• Complementing our Hon. Prime Minister’s demonetization drive to free the Indian economy of the evils afflicting it and in consistent with the objectives and spirit of the United Nation’s declaration of 2016 as Year of Pulses, we propose a much needed ‘de-cerealisation drive’ to overcome the following crisis:  
  • As the cultivation of starch rich cereals like rice and wheat, which along with sugarcane, are highly water demanding crops the water tables in the country are on decline at an alarming scale. Whereas the cereal production has grown several-fold since 1960’s our people, including children are fed on more and more of starch-foods and less of protein, vitamin, mineral and fibre-rich pulses. As a consequence India has achieved the ignominy of occupying the second position in the population of diabetics (associated with cardio-vascular and kidney problems), next only to China. The country has one third of the malnourished and stunted children in the world, who, though fed largely with starch foods, are chronic victims of hidden hunger due to lack of micro-nutrients and proteins.
  • The PDS and mid-day meal programmes in the schools are, by and large, based on cereals and have least component of pulse, promoting not only hidden hunger but too much taxing on our depleting water resources.
  • As uncertain climate is setting in over the planet our agriculture is leaving behind stronger and stronger carbon footprints, developing increased reliance on chemical fertilizers, overlooking the fact that crop rotation with pulses can add on an average 100 kg of nitrates to the soil and spare so much of fertilizers. Nitrogenous agricultural wash-offs are creating serious eutrophication problems for our lakes and other water bodies. This is apart from the fact that the flooded rice fields are sources for green house gases like nitrous oxide and methane. Further the burning of enormous quantities of paddy straw is creating serious air pollution problems (eg. the infamous Delhi fog). On the contrary the crop residue from pulses can be used as fodder and for soil enrichment.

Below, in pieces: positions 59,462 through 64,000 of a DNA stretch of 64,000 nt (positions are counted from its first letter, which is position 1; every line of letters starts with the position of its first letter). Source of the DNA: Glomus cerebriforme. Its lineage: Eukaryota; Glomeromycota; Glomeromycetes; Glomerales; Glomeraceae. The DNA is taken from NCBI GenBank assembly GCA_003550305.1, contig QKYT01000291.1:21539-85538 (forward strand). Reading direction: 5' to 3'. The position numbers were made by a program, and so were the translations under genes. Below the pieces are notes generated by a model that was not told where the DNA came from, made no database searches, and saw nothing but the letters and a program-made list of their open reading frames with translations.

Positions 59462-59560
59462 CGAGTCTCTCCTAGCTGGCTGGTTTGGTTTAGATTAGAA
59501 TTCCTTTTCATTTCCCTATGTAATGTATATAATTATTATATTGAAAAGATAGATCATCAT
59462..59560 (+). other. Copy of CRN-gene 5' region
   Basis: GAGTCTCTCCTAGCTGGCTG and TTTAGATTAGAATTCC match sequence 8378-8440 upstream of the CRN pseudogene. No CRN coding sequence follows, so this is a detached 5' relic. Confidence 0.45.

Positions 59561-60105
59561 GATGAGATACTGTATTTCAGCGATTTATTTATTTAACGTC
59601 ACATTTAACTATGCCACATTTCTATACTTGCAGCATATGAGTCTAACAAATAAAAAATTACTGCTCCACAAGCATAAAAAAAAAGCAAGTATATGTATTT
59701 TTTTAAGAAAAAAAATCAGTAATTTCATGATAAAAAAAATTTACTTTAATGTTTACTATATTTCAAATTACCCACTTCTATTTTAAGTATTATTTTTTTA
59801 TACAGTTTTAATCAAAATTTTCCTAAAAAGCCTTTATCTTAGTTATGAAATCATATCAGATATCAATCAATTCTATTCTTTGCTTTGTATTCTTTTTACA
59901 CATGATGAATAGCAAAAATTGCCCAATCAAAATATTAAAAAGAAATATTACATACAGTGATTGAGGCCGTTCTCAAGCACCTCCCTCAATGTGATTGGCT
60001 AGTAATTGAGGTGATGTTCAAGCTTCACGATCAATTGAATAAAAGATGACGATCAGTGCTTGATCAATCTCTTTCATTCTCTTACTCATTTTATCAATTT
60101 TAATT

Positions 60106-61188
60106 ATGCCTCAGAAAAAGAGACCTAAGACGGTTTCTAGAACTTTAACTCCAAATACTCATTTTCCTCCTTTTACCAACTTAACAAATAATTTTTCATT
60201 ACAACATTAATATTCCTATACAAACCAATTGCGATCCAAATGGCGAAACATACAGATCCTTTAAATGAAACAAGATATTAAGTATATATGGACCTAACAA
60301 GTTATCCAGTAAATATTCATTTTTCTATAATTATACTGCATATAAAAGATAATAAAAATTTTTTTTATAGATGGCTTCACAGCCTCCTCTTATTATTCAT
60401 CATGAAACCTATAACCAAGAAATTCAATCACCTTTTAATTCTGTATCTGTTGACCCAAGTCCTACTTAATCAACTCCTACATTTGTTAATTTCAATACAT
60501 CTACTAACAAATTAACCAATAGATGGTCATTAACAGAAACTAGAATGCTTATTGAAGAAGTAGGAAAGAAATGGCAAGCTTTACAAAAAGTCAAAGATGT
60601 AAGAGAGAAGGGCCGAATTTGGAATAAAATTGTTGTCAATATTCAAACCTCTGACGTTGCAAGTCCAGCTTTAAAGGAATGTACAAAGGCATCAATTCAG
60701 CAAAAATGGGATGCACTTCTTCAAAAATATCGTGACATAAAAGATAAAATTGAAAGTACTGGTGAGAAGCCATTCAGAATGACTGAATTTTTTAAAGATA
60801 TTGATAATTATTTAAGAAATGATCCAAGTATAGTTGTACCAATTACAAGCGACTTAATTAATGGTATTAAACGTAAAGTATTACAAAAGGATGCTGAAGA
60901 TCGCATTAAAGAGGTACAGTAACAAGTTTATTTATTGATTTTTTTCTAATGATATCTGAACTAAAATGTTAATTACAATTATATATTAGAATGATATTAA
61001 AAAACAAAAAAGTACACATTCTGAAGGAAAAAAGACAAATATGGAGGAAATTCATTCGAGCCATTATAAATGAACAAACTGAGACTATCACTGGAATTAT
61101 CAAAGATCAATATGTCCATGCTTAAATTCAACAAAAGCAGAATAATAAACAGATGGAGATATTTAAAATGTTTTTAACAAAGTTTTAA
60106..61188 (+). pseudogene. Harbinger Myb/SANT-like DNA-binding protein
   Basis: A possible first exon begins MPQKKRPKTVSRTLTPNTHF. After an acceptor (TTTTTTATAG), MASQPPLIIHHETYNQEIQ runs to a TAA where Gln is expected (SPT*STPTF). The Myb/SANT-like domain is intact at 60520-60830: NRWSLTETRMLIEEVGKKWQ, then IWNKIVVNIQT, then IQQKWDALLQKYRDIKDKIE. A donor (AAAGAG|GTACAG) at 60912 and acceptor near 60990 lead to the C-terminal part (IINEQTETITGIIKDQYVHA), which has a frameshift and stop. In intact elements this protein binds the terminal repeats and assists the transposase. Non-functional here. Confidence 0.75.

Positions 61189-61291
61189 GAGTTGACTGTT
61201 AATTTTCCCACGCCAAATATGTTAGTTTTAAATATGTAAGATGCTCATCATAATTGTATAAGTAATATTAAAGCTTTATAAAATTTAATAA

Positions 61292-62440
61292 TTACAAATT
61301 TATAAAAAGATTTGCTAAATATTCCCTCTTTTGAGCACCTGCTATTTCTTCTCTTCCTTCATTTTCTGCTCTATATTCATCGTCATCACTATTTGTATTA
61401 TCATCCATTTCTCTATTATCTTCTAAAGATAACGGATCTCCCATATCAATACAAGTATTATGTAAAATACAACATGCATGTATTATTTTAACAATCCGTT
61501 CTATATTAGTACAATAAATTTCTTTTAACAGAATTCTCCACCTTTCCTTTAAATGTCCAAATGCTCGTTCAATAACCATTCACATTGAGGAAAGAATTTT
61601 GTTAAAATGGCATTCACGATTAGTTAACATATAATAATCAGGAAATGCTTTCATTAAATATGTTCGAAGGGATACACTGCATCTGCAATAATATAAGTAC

The Conference therefore expressed the hope that the Government would make radical changes in our agricultural agenda by all out promotion of pulses which is of high significance in this country having the world’s largest population of vegetarians and semi-vegetarians, whose main sources of proteins come from pulses.

  • Sacred groves, variously named as kans, kavus, banas, devarakadus, devrais etc., being the last remains of the primeval forests, and having functioned through generations as centres of water security, including their proven role in ground water recharging, had benefitted humans through generations.  Such sacred forests, enshrining the age old Indian tradition of holistic nature worship were important elements of pre-British, community-based conservation systems. They are also acclaimed centres of folk religious arts like Theyyam, Nagamandalam, Bhuthadhakola etc. The Government should uphold the involvement of local communities and State forest departments in protecting and restoring them to their original glory. They should be declared as local “Biodiversity Heritage Sites” even if they exist in isolation in the middle of villages or towns.  The restoration of sacred groves will also restore or enrich millions of water bodies which are otherwise getting increasingly exposed to the dangers of climatic change.
  • Swamps and marshes and shola forests of Western Ghats, being the storage areas for monsoon rains and being perennial sources of water, need to be mapped, and prioritized for conservation and restoration.
  • Myristica swamps, ecosystems of high conservation and evolutionary values, of high endemism and from hydrological perspectives, need to be systematically mapped. As unauthorized diversions of streams passing through Myristica swamps are rampant such diversions should be stopped and such swamps along with their catchments need to be safeguarded.